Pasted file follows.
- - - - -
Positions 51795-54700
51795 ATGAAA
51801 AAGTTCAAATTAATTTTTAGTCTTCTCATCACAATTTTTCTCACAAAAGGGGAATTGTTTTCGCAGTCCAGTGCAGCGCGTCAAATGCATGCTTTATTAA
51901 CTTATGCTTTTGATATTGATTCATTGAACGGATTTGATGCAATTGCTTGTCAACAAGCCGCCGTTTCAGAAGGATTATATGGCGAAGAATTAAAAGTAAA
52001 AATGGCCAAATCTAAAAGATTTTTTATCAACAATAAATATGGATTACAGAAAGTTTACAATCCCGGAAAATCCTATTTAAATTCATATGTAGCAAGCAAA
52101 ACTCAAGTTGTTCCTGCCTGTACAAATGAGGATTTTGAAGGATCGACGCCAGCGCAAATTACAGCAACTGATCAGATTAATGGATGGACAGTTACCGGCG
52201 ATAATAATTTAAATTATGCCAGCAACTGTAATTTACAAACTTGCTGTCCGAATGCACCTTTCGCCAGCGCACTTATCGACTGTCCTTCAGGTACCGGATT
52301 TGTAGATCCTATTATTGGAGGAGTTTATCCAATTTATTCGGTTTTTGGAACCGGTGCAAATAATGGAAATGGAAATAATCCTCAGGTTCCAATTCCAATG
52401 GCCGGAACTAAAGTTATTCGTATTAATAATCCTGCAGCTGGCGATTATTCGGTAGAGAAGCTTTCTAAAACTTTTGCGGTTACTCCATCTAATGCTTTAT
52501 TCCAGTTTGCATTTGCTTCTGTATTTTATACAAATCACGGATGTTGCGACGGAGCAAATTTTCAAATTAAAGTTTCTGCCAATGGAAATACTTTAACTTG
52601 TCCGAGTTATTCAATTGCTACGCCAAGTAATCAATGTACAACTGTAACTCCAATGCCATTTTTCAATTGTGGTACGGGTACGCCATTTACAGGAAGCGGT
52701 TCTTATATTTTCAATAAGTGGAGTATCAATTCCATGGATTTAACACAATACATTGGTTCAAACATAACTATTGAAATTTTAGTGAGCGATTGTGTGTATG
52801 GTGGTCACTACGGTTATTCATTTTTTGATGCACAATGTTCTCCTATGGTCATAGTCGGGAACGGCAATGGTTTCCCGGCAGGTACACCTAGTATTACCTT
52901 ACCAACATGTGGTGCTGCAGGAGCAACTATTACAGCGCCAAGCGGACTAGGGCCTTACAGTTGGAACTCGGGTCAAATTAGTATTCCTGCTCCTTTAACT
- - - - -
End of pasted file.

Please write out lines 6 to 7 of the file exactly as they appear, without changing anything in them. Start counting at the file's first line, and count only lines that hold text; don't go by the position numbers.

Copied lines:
52101 ACTCAAGTTGTTCCTGCCTGTACAAATGAGGATTTTGAAGGATCGACGCCAGCGCAAATTACAGCAACTGATCAGATTAATGGATGGACAGTTACCGGCG
52201 ATAATAATTTAAATTATGCCAGCAACTGTAATTTACAAACTTGCTGTCCGAATGCACCTTTCGCCAGCGCACTTATCGACTGTCCTTCAGGTACCGGATT